An effective wellness program has everyone involved. If it’s only management who is driving it, but employees aren’t interested, it’s a failure.

On the flip side, if employees desperately want some kind of wellness program, but no one in management is supportive or advocating for it, any attempt to start something will stall out.

This is why one of the keys to great culture is that is built from values shared by the whole team. And the same goes for wellness programs. Get as many people involved in creating these programs, and you’ll be pleased with the results.


wellness program ideas


Lesson #3: Forget About the ROI of Your Wellness Program

Focus on Health First

When you first start a company wellness program, don’t expect to see any kind of financial returns on it for the first 2-3 years.

By focusing on employees’ health for their own sake, you’ll drive home the message that your workers’ wellness is the first priority.

One great example of this in action comes from US Synthetics – where their focus isn’t on building more widgets, or expanding into new territory, or making the biggest profits. Rather, they’re focused on making their company a great place to work.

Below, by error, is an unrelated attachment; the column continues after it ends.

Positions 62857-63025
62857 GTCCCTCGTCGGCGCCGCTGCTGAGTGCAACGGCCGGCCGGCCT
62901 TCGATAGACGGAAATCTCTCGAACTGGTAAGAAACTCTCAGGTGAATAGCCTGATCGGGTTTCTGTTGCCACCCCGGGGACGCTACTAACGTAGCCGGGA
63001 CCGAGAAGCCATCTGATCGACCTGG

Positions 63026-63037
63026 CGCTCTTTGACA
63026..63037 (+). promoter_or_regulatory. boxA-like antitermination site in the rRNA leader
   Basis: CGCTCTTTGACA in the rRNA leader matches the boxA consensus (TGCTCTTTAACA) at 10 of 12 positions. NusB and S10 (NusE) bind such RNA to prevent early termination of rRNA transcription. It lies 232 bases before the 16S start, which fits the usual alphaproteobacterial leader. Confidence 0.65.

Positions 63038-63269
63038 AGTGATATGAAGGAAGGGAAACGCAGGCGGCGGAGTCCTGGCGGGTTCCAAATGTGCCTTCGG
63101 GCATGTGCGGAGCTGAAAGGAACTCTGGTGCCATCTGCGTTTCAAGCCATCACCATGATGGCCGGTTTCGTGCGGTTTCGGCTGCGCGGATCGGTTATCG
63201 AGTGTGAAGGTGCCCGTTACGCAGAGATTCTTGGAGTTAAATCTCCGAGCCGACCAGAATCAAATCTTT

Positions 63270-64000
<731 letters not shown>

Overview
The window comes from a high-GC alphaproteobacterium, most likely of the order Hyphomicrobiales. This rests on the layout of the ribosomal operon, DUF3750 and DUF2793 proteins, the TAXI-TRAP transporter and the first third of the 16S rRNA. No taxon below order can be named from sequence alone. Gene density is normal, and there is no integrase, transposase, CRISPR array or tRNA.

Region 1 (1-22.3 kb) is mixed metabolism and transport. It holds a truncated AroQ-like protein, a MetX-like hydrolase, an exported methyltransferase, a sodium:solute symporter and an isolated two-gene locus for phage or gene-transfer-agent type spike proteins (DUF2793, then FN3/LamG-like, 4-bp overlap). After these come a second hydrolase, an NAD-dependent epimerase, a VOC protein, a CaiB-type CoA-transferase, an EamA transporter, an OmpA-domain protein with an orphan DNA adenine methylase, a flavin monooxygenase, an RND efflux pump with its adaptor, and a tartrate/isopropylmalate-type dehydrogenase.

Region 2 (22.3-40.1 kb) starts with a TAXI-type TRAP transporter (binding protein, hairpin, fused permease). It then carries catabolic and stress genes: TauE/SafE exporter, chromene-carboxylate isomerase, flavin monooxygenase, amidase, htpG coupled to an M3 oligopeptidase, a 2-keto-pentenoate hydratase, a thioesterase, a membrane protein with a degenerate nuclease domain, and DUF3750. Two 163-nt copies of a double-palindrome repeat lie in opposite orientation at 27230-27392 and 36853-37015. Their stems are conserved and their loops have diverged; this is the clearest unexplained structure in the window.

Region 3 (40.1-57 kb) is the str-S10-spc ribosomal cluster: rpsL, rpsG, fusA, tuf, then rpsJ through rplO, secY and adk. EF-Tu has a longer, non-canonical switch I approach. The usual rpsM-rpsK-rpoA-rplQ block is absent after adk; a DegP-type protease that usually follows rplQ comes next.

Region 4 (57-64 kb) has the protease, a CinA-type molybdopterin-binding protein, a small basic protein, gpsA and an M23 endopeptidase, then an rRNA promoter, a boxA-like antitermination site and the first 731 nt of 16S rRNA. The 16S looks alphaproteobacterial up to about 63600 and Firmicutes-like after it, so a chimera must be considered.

The financial returns will very likely come — from many directions — but it won’t happen quickly. Eventually, you’ll have happier, healthier employees who have more opportunities for stress reduction, fitness, and all kinds of wellness. You’ll likely see a reduction in certain kinds of workplace injuries, which will mean lower workers’ compensation payouts.

Related: 3 Ways to Lower Workers Comp Claims


Clarify Your Wellness Goals

In the research I’ve done on wellness programs, I found that there are three main health concerns that cost companies money:

  1. Employee Stress
    • 75% reported that employee stress was their number one concern
  2. Obesity
  3. Sedentary lifestyles

These wellness issues cost companies money in the form of low employee focus, increased sick leave and absenteeism, more frequent workplace injuries, and even low morale caused by excessive stress.

Related: 9 Tips for Boosting Morale After Layoffs


Amelia Wilcox

Amelia Wilcox

Amelia Wilcox is the Founder and CEO of Zenovate formerly Incorporate Massage a leader in corporate massage since 2010. Her high-growth B2B company who’s platform provides employee stress management tools that arm businesses with actionable data and positive employee experiences to improve wellbeing, boost morale, and increase engagement.

Amelia has exponentially grown her company from a solo living-room service business to an international technology brand.

Recently listed as a Forty Under 40, Fast 50, Inc 5000 Twice awarded National Woman-Owned Small Business of the Year

Licenses, Certifications & Memberships
Licensed Massage Therapist since 2002
Member of American Massage Therapy Association
Served on Utah Worksite Wellness Council from 2012-2015

Attended Utah College of Massage Therapy
Educated in Nutrition and Exercise Physiology at the University of Utah

Massage Magazine (AMTA's publication)